Elephants in our backyard


Last week, the boys were all set to walk down to Sittilingi through the Aruvankadu forest, when we heard the “buzz” of the elephants.

Ramsub on his bike and Jaga in his jeep had been detained at the Pappanaickenpatti check-post for more than an hour by the Foresters. Eventually they were allowed to go up in convoys.

The next day we heard from various people that there was a pregnant elephant in the herd of seven or eight, and that the Forest department had blocked the road down to Salem for bikes. The Foresters were trying to move the herd towards where they came from, but with water and cover available the elephants stayed put.

I heard of crop losses (sugarcane eaten up, mango trees damaged) in Moolapadi, Eeshankadu and Erivalavu; but in all this the attitude of the villagers was one of concern for the elephants in spite of apprehension for their crops and houses. In fact, one man who had lost some trees said, “Ivlo peria jivanam, evlo theeni thevai athukku, paavam…” (“Such a large life-force, how much food it will need, poor thing…”). I never came across any antagonism towards the elephant or any widespread panic as reported in the media. The trouble is that if the elephants approach a village, the villagers will set off crackers: What options do they have?

And the Foresters, without any experience of dealing with elephants in these parts–these are the first elephants in the living memory of the oldest of the villagers–also had no recourse but to set off crackers to move the herd.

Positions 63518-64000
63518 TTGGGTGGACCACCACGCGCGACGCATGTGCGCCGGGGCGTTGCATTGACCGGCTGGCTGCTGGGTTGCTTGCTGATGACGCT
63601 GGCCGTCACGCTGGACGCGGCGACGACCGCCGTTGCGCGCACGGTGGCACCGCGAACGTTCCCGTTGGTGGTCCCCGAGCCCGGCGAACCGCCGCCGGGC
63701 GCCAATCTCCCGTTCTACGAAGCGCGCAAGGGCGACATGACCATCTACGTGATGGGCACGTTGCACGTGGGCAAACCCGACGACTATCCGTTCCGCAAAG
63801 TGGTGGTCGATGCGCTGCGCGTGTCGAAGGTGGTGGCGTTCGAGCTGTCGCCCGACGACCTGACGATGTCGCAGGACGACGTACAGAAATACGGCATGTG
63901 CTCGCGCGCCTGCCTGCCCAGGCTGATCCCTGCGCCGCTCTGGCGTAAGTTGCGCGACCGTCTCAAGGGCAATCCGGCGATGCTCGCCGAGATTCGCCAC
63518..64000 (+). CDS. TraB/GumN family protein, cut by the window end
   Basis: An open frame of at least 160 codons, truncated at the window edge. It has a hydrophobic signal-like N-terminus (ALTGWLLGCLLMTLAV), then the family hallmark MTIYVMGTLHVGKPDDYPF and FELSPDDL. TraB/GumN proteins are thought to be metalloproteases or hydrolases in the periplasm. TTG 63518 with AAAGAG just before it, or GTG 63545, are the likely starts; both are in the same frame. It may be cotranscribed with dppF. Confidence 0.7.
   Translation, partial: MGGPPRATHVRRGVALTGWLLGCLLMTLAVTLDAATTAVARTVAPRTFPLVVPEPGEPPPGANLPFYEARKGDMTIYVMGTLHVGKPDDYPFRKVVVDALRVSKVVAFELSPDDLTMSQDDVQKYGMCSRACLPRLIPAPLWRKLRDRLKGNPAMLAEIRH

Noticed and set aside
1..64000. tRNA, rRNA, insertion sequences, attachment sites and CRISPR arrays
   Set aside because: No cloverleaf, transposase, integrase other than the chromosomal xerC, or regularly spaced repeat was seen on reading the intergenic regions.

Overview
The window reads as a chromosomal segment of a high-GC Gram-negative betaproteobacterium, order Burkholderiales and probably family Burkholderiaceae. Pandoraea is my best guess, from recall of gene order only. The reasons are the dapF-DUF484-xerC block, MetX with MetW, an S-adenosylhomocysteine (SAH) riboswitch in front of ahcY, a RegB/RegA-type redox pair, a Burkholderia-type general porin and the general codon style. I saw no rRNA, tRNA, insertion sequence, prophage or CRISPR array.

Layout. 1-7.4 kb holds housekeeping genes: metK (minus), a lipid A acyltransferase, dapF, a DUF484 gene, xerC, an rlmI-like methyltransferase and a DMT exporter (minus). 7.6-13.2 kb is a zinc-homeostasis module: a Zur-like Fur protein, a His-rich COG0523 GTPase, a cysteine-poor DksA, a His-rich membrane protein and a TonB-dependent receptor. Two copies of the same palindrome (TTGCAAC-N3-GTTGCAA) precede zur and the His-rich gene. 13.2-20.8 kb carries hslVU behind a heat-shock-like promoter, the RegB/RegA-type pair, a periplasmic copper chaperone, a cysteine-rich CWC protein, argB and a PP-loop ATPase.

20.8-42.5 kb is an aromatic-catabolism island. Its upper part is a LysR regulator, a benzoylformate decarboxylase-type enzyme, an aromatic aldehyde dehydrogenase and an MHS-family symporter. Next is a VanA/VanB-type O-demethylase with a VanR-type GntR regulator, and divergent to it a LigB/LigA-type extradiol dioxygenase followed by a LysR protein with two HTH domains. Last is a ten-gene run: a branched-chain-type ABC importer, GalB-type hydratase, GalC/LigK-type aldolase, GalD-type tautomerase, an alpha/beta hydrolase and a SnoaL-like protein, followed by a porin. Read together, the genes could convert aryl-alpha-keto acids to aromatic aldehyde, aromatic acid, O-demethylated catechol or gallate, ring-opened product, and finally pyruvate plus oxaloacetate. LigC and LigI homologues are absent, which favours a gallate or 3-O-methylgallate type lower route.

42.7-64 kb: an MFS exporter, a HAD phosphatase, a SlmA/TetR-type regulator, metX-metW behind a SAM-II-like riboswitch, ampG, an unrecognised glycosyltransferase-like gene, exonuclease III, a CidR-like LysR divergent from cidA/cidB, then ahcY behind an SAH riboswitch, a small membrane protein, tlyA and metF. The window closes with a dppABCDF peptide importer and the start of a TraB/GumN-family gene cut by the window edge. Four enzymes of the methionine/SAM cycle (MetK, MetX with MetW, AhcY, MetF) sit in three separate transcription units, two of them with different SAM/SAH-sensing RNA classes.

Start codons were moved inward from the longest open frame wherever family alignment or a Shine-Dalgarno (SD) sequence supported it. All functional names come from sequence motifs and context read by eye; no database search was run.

So then, who will speak for the elephants? With their range fragmented and this a drought year, they have probably strayed in here in search of water: That is the guess of most people.

Conflict with humans causes great stress to the elephants. Presumably, they, too would like to set off crackers, if they could, to keep us humans at bay.

A couple of days ago, we heard that the calf was still-born or died soon after birth, This calf was lost, no matter what the autopsy shows, because we humans could not leave the herd alone to have the baby in peace.

This may be the first time elephants have come to these hills, but I fear it is not the last. The Forest Department needs to prepare itself for any eventuality, and needs to train its people here to act in an emergency in such a way that no harm comes to humans or to elephants. In the long run, I don’t see any alternative to moving elephant herds other than trained koonkies.

As of today, I hear that the elephants have climbed the hill towards Vengayakurichi and are headed back the way they came.

If this transpires, it is indeed fortunate, but it has happened more due to the intelligence of the elephant than that of man.


Tags: , , , ,

9 Responses to “Elephants in our backyard”

  1. Prabhakar Says:

    Nice note of the elephants in the Sitllingi area. A map of the area with markings would be a great visualizer of the landscape that has locked in the elephants.

    We need to prepared for such incidents. And with increasing polarization between agricultural areas and protected forests, such incidents are bound to increase all over the country.

    Are the policy makers and managers listening??

  2. rita banerji Says:

    There is some interesting work being done by Anand from NCF Nature Conservation foundation in Valaparai, TN . It will be good if someone from the area contacts them.